Visiting New Hope for a writer’s retreat earlier in the month, I dropped into the splendid Farley’s Bookshop and picked up Lee’s memoir of her literary forgeries. It’s a frightfully slim book. Given the scarcity of the source material, the film was fairly faithful: some cats and booksellers were merged into composites for narrative simplicity, and the film made Hock present and complicit in some of Lee’s meanspirited pranks. Some of Lee’s best forgeries are reproduced in the book, along with her insights into famous writers’ idiosyncrasies of voice and type.
Elsewhere on the Internet
Not my usual link fare, but my mind was blown by this Smithsonian report on how much Confederate monuments cost taxpayers to protect and maintain.
Columbia Journalism Review, What’s behind a recent rise in books coverage?
I liked Earther’s coverage of Frankenstein and Dracula back when that was my beat, and I appreciate that the author picked up that thread and looked at climate change monsters in contemporary sci-fi books and movies.
Aw yissss, scathing book reviews! I had already read Andrea Long Chu’s delicious vivisection of Jill Soloway’s She Wants It, which is excerpted here. Chu has since somewhat fallen from favor with Literary Twitter because of her divisive New York Times op-ed about her impending sex reassignment surgery. I learned a great deal from the discourse that followed it, and have nothing consequential to add to it–but I think, regardless, that Chu’s precise takedown of Soloway’s particular brand is a public service.
Typing “delicious” in the context of a scathing review reminded me of a Daniel Ortberg’s delightful “It’s Every Character You Find in an 18th-Century Period Film,” which may just be the thing that gets me to willingly subscribe to an e-newsletter for the first time in my entire life.
Be-Lipsticked Fop Man Whose Feminine Presentation Belies Vicious Misogyny
always calling upsetting stuff “delicious,” definitely the first one to say anything after a painful or terrifying silence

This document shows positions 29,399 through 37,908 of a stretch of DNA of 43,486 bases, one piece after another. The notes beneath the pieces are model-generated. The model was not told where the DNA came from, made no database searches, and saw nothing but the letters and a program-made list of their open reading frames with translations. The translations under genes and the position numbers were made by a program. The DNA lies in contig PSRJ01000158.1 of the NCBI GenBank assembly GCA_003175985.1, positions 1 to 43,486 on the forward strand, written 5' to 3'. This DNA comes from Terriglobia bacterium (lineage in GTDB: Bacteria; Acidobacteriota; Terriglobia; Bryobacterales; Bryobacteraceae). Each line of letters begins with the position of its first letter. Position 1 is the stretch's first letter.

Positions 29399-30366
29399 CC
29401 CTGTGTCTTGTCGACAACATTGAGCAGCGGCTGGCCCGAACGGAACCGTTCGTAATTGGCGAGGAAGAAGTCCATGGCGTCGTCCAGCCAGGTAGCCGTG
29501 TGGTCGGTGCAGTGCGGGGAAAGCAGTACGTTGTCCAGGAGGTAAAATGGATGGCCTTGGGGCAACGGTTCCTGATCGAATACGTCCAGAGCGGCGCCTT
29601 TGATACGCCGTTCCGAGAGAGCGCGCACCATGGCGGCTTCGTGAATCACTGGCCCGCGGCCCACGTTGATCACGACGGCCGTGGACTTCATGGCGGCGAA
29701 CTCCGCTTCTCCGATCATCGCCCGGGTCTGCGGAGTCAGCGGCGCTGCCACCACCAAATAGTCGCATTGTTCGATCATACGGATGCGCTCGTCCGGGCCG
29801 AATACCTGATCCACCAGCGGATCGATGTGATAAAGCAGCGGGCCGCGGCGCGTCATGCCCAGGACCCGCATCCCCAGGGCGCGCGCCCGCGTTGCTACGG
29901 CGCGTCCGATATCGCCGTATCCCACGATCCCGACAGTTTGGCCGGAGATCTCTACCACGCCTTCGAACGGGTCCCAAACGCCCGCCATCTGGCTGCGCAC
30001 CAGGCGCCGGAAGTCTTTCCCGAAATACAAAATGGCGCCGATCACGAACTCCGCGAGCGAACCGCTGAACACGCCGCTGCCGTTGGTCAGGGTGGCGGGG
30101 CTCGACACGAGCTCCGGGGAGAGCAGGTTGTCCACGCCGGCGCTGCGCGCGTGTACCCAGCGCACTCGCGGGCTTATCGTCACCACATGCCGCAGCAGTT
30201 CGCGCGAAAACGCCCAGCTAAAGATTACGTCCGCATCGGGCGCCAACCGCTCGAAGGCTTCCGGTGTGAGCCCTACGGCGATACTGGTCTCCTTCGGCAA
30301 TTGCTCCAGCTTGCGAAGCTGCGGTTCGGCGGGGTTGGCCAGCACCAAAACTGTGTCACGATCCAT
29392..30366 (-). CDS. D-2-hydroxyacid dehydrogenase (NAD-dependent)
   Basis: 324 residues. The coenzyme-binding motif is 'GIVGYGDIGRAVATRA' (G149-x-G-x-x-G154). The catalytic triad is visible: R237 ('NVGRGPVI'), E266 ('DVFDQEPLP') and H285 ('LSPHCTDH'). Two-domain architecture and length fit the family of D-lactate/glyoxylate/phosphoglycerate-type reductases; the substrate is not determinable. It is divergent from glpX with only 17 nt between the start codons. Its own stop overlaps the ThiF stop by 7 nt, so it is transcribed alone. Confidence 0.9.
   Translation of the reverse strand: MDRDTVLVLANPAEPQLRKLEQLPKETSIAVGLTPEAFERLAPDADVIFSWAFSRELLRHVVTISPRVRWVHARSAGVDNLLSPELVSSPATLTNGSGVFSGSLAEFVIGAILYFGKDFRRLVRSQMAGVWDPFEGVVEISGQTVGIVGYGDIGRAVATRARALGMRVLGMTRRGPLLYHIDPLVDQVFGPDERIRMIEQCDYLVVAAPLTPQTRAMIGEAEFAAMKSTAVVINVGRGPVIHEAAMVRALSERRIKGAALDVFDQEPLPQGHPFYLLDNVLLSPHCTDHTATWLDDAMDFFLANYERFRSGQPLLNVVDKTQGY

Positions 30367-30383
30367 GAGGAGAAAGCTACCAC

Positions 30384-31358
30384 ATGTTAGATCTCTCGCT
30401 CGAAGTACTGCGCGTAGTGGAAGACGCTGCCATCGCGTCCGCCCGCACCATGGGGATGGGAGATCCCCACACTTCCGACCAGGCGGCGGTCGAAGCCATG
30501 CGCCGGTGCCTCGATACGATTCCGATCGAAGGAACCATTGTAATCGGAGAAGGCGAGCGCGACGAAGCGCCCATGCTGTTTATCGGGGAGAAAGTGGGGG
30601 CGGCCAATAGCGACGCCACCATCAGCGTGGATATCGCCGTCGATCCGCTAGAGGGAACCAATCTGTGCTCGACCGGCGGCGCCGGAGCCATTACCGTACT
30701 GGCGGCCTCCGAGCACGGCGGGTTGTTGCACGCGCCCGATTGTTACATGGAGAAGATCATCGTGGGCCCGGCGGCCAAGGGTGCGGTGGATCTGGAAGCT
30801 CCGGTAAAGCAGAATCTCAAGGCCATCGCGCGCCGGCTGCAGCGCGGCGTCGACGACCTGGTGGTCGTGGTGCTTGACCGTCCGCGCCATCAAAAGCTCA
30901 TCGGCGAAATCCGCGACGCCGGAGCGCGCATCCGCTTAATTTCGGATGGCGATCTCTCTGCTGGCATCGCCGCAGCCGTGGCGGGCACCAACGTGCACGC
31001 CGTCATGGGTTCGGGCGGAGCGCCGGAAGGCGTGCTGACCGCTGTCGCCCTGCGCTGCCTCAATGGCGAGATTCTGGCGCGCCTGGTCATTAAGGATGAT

In my profession, short and punchy sentences are valuable and effective. In my personal writing, I tend to unwind long and rambling sentences, and a great deal of my revision process entails breaking them apart like strands of spaghetti. But I feel emboldened by this lyrical paean to the long, musical sentence. I suppose the key is to write so the reader isn’t thinking about sentences at all.
A long sentence should exult in its own expansiveness, lovingly extending its line of thought while being always clearly moving to its close. It should create anticipation, not confusion, as it goes along. The hard part is telling the difference between the two.
In mid-December, I spent a lovely weekend in a cozy carriage house with my best friend from college; we were there to write, but we also cooked and poured ourselves whiskey and talked for hours. In talking one morning, we rambled from Mary Shelley to the Year Without A Summer to Persuasion, a novel Jane Austen wrote when the rainy Year Without A Summer kept her indoors. I leapt up and Googled Captain Wentworth’s smoldering letter to read aloud from my phone, reveling in the language. Later that morning, a procrastinatory Twitter check rewarded me with this JSTOR Daily article on Jane Austen’s Subtly Subversive Language, which is not only a crisply insightful piece in its own right but is absolutely rife with links to other JSTOR articles about Jane Austen, in case you are looking for a rabbithole to drop into.
Just because it’s Christmas: